Beautiful car, love the color. Alpina always nails their design improvements to normal BMWs.
      S40Powered
      • 7 Months Ago
      Alpina models..,just like a work of art.
      knightrider_6
      • 7 Months Ago
      I'm sure it drives well, but why is the design stuck in 90s?
        mbukukanyau
        • 7 Months Ago
        @knightrider_6
        you dare say a holy cow down not produce good milk? Did you not get the German engineering gospel memo?
      mbukukanyau
      • 7 Months Ago
      So BMW dumped the 155 MPH limit? Well, I know the leather in this thing is up to snuff, but, can it take down a ZL1 on a track?
        telm12345
        • 7 Months Ago
        @mbukukanyau
        So you didn't really read this article, huh? This car is about refinement and luxury. Everything the ZL1 isn't. Also, look up grand tourer while you're at it.
        fordskydog
        • 7 Months Ago
        @mbukukanyau
        1) This is not a BMW. It is an Alpina. Alpina is to BMW as Saleen is to Ford. The title says Alpina, not BMW. Alpina changes all kinds of stuff, including the ECU tuning and the top speed limiter. 2) Can you take three friends on a long weekend vacation in a ZL1? Asking if a two-ton plus four door all wheel drive GT car can take down the top Vette on a track is like asking if a pickup truck can tow more than a big rig tractor.
      pickles
      • 7 Months Ago
      Whenever I see this body style (rarely) I can't help but think two things: Mercury Sable from the fish-mouth-grille era AND hire Bangle back. Vision is lacking at BMW.
      tbird57w
      • 7 Months Ago
      $118.000.........nah
      Ryan Schneider
      • 7 Months Ago
      "Yet even at insane speeds – we saw an indicated 190 mph on one particularly lonely stretch of Autobahn." Question for the AB journos: Why risk it? I know it's the autobahn and therefore extremely hard to resist the urge to bury that needle, but is is worth the possibility of what could happen if just one thing happens to go wrong at those speeds? Sorry to sound like Buzz Killington, but I'd hate to see something tragic grace the AB as a result of a test drive that goes awry.....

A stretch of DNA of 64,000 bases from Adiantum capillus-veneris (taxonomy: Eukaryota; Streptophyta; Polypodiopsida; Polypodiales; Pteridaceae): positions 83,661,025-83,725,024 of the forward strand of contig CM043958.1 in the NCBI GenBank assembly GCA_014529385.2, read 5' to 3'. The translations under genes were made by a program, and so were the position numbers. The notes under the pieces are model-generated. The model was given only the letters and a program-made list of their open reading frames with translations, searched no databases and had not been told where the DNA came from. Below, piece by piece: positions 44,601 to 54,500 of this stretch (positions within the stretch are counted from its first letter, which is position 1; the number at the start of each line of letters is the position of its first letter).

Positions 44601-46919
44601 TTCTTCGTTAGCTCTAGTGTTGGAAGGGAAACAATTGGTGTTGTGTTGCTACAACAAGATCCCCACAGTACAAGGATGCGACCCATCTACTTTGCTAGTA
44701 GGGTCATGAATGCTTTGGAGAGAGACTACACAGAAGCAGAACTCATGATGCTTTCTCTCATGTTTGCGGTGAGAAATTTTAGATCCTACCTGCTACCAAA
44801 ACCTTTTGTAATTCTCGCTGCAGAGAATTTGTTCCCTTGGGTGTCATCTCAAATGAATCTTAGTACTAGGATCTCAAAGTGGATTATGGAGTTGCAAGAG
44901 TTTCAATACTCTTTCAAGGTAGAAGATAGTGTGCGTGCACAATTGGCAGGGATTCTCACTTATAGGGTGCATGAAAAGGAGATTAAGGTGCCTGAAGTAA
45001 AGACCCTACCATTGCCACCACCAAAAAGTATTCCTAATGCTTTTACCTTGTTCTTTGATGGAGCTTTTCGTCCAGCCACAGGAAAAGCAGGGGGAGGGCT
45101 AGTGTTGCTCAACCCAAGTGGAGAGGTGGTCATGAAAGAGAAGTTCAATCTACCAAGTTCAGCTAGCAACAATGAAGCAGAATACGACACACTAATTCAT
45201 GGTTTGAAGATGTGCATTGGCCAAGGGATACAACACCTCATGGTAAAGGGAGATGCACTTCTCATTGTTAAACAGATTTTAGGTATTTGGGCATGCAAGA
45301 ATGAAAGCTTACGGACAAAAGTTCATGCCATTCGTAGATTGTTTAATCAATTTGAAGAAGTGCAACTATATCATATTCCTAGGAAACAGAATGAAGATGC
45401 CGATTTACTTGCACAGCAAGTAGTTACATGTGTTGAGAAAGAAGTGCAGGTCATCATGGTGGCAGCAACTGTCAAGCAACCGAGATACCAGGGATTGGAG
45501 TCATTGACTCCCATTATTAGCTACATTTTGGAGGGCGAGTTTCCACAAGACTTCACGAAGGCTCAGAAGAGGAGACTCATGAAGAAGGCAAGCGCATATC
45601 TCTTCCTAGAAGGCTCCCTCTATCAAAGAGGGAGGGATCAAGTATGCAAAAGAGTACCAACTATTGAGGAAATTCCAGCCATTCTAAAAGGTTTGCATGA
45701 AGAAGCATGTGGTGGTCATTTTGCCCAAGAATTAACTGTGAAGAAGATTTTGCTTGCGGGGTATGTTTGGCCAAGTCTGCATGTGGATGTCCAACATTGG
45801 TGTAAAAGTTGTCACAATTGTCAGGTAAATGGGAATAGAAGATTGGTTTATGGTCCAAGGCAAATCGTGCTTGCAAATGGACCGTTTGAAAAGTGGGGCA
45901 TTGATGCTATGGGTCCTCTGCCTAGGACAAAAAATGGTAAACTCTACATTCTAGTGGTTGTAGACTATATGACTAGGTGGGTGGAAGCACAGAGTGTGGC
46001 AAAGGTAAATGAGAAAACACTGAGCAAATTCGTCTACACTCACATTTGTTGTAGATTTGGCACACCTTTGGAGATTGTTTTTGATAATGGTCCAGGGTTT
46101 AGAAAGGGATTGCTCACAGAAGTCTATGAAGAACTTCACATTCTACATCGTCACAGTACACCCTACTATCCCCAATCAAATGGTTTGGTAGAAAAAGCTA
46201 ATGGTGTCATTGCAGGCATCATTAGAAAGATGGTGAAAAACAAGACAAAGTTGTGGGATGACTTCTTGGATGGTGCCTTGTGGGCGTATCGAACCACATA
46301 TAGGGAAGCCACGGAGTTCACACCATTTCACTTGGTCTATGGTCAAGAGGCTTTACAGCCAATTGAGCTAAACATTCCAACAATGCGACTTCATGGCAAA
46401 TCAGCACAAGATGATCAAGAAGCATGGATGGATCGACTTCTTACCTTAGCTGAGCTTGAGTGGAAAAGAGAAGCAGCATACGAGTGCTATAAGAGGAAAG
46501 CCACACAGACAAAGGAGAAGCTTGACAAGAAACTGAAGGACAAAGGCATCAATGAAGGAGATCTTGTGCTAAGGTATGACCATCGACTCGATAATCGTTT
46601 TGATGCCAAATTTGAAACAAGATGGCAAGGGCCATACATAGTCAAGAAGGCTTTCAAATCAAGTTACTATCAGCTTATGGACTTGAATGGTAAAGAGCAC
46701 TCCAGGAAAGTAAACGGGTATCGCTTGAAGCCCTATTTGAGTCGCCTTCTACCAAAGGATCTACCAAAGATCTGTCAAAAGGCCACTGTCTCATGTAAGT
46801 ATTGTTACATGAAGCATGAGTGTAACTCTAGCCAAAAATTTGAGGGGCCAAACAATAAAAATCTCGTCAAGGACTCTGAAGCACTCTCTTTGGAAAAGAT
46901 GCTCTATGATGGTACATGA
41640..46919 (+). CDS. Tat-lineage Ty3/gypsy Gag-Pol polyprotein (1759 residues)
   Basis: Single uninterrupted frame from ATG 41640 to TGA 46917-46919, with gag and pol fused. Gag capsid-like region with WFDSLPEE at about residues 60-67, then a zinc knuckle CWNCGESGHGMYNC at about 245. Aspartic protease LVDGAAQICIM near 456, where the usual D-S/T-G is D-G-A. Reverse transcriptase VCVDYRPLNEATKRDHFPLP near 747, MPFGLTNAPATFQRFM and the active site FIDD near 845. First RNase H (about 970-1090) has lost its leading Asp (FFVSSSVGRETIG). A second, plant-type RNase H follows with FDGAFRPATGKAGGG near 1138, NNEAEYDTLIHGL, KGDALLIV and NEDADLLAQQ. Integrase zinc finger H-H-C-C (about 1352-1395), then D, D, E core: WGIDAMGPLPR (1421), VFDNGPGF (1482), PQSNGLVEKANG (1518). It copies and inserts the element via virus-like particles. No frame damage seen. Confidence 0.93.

fordskydog
        • 7 Months Ago
        @Ryan Schneider
        But you see, obtaining a license in Germany actually requires an education in driving and the rules of the road. The autobahn is safer than you driving down to the grocery store here in the states. So I ask you, why risk it? I have had the pleasure of driving in Germany. And I do mean pleasure. 5 days on the road, NOT A SINGLE CELL PHONE TALKER! You see, the Germans for the most part give a **** about driving and the rules, which after all are there so you can reasonably predict what other drivers will do. Lane discipline is a thing there. Make a pass on the left, then get back right to open up that passing lane. Ignore other tasks while driving, look far down the road not just at the bumper in front of you, etc etc etc. It is safer at 190 on the Autobhan than at 45 on any given US freeway. And yet I bet you still do it.
      fordskydog
      • 7 Months Ago
      A sports coupe, with four doors, AWD, and weighing 2 tons... Sooooooo, NOT a sports coupe... The contradictions have always bothered me with the new 6.
      mix35
      • 7 Months Ago
      Saw the car at the NY autoshow. Absolutely stunning. Actually got to sit in the B6 Grand Coupe. The craftsman ship of the interior is unbelieveable. The Alpina is for getting up early on a weekend, throw a few things in a nice bag and just head out with no particular destination. The M6 grand coupe is for getting up early and heading to the track. Alpina is with the exception of their track cars is about grand touring and enjoying long drives. The M6 is about burning rubber. Which by the way, both are fun. For me if I could afford it. The Alpina in signature blue with that beautiful vanilla interior they do so well.